Torture Victims See Syrian Intelligence Official Convicted For War Crimes
MARY LOUISE KELLY, HOST:
A German court took a groundbreaking step today to hold Syrian officials accountable for crimes in that country's long civil war. The court convicted a former member of the Syrian security services for abetting torture. He had fled Syria for Germany and was in the courtroom for his sentencing. So were torture survivors. NPR's Deborah Amos reports.
DEBORAH AMOS, BYLINE: Almost a decade after the Syrian regime sent tanks and warplanes to put down a popular uprising, a German court delivered a small but significant measure of justice and accountability. That's according to Patrick Kroker, a lawyer representing some of the Syrian torture victims. He was in the courtroom today.
PATRICK KROKER: People were queuing as of 5 a.m. this morning local time. So it shows a big interest.
AMOS: Interest in the first verdict ever against a former Syrian official, guilty of abetting torture, sentenced to four years and six months for rounding up anti-government protesters and delivering them to a notorious detention facility. This was more than a trial of former low-level Syrian officials. The prosecution also put the ruling regime on trial even as it headed towards prevailing in the country's civil war, building a body of evidence, an official record, says Kroker.
KROKER: And that's amazingly important. This can be a precedent certainly for other courts in Germany, but also for other courts worldwide.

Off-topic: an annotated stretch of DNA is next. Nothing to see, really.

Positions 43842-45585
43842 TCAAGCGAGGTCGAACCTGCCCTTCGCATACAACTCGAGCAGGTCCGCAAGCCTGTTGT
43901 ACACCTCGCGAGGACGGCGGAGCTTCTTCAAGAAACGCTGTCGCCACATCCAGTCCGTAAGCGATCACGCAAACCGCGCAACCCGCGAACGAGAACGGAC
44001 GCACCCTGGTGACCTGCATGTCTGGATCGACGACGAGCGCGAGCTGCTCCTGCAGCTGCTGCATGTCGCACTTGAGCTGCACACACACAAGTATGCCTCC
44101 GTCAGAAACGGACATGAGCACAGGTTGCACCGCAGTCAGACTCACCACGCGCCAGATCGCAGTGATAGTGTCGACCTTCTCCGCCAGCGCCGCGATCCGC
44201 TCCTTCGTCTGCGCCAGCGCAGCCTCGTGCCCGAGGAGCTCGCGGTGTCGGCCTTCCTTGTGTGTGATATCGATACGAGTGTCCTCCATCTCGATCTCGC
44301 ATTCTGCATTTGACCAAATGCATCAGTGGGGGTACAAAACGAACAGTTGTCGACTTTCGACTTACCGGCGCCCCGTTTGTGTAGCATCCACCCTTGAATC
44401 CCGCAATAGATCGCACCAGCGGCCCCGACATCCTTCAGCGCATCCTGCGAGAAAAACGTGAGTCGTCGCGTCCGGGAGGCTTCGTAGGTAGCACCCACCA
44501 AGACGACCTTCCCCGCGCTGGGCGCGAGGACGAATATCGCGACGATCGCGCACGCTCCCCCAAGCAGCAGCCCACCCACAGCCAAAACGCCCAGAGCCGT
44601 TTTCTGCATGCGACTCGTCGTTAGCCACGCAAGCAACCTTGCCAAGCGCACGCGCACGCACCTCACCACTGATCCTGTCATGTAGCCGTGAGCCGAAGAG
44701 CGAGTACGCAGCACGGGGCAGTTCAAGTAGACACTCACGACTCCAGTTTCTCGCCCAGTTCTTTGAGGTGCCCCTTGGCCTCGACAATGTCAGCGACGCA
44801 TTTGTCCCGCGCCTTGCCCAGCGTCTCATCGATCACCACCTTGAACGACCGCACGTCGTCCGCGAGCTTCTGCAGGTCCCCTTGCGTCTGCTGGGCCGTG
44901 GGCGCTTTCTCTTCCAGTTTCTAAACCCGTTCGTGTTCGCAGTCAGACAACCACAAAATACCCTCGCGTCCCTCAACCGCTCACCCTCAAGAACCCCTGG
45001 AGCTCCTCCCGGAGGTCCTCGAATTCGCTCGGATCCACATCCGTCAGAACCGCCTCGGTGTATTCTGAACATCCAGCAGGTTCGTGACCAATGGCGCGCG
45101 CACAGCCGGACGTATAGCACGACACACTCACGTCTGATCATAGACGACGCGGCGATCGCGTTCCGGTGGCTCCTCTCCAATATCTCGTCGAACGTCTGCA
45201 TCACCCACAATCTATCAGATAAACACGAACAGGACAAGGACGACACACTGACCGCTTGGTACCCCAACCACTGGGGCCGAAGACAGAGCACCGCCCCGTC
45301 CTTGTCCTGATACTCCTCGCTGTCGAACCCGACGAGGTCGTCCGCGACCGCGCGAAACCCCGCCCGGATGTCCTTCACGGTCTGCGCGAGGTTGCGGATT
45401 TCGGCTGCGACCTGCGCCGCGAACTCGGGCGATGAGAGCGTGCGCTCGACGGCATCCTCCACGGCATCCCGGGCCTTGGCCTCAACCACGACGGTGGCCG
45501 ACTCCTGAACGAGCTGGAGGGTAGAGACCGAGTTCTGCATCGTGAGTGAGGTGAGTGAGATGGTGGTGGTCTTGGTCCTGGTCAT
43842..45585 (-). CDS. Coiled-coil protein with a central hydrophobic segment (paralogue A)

AMOS: Many in the court this morning had already been there as witnesses since the trial started in April, including Anwar al-Bunni, a Syrian human rights attorney and former regime prisoner. He led the effort to find torture survivors to tell their stories in court. For him, the verdict was a message that impunity in Syria is over.
ANWAR AL-BUNNI: For me, it's right - fair, fair.
AMOS: A reaction shared among Syrian exiles, says German journalist Mohamed Amjahid.
MOHAMED AMJAHID: For the Syrian community, this trial is still a breathtaking moment. Even if this is just a little fish, it's the beginning of justice.
AMOS: Forty-four-year-old Eyad al-Gharib fled Syria with his family in 2013. He joined Syria's intelligence service a decade earlier. When street demonstrations evolved into a civil war, Gharib was ordered to carry out mass arrests. He knew the detained would be tortured, says Fritz Streiff, a human rights attorney and host of a podcast that covers the trial.
FRITZ STREIFF: He just told a story that he had no choice but to obey the orders that he was given from his superiors. Someone like that, of course, at some point did have a choice. Someone like that joined these services and this regime years ago. Did he have a choice then?
AMOS: The defense lawyers say they will appeal the verdict. But at the same time, they also acknowledge that the ruling will send a clear signal to war crimes perpetrators. Kroker agrees. He also sees a smaller but important signal, a first in a German court.
KROKER: What was really striking, especially for a trial in Germany, was that normally, the only language that you ever hear is German.
AMOS: As the judge read out the verdict, an Arabic translation was read out as well.
KROKER: And so we are very happy that now the court understood that it does have a huge meaning to so many Syrians that are also living in Germany or neighboring countries.
AMOS: As the German judges acknowledge the importance of this trial to the torture victims. The court is still considering more serious allegations against Gharib's superior, who headed the interrogation unit at the prison.
Deborah Amos, NPR News.
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